On defense, he was the chief culprit in allowing Ariza to get hot.  It was an unfair matchup, but Monta did little to challenge Ariza, both giving him room to shoot threes and failing to stay in front of him on his drives.

On the plus side, his scoring was there.  His jumper was falling, and his drives were effective.  He’s not quite the Monta of old yet, but we’re seeing a glimmer.

Don Nelson: I’m going to give Nellie partial credit for this loss.  I fault him for not getting Jackson on Ariza faster. Nellie frequently likes to spring his adjustments as a trap, rather than just starting the game with the matchup that he knows he’s going to go to.  In the 4th quarter, he finally moved Jack onto Ariza and had Monta guarding the small forward, and the Warriors closed the gap.  But it was too little, too late.  I don’t think Nellie will make this mistake again against Houston.

I also fault Nellie for not finding a way to play Morrow with Curry.  Even though I recognize this is a tough problem for him.  Curry is simply too good, and the Warriors need him too much, not to be a starter.  But if he starts, he’s simply not going to get many minutes with Morrow. What to do?  Nellie needs to figure this out.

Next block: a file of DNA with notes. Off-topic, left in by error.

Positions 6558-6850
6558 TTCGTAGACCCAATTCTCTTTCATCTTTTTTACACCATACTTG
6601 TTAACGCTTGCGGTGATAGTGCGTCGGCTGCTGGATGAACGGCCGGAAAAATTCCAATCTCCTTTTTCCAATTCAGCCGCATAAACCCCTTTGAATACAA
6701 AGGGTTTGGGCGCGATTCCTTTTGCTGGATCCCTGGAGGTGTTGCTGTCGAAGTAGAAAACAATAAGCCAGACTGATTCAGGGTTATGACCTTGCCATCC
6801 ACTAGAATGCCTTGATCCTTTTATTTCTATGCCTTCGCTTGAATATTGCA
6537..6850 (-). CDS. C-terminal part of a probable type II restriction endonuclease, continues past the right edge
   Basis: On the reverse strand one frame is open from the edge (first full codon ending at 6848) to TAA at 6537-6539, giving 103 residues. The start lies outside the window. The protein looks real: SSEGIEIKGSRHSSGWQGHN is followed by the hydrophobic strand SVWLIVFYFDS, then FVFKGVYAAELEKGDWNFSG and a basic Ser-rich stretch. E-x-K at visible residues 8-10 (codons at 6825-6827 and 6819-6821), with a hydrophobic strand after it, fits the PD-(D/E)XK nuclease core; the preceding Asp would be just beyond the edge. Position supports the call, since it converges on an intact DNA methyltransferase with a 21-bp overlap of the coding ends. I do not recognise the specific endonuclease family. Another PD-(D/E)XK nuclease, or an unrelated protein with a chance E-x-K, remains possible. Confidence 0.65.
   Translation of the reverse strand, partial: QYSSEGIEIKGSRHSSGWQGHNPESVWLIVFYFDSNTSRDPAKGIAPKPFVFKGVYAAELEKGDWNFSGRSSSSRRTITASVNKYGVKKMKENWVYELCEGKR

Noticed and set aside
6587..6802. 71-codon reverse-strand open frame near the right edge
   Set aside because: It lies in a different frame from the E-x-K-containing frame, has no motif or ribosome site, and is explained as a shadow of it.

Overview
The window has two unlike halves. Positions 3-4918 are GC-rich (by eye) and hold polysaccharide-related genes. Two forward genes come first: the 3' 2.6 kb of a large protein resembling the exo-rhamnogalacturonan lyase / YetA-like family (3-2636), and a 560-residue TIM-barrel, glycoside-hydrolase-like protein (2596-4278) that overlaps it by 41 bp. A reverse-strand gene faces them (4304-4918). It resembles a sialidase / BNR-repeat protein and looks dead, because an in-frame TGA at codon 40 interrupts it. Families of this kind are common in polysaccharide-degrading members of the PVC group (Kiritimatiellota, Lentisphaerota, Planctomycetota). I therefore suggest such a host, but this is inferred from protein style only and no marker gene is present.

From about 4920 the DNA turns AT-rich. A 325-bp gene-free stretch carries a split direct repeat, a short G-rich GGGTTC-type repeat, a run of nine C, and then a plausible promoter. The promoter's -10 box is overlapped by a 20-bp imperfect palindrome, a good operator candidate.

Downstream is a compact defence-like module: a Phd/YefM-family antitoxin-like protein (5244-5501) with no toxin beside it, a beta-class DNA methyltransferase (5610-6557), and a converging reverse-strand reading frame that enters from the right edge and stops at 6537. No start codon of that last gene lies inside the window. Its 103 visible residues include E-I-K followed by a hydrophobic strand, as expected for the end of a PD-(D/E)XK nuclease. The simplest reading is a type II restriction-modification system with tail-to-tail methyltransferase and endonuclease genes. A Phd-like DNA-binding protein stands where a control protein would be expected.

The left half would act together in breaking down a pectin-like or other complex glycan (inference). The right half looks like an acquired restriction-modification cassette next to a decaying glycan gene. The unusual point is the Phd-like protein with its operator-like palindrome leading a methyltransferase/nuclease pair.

The Natural: Let’s end on a positive note.  Curry played a beautiful game at point guard, in his first NBA game. Everything was there, the vision, the composure, the decision-making.  Even his defence was pretty good.  Brooks is a tough cover, but Curry did a good job guiding him into the teeth of the defense, and turned him over several times.  4 steals, again.  7 assists against 2 TO’s. Remarkable.

Curry sat for most of the third quarter, when the Warriors fell apart.  When he returned in the 4th quarter, the Warriors went on a run.  He found his jumper in the clutch, and he looked like an old pro running the team down the stretch. Nellie was delighted with him.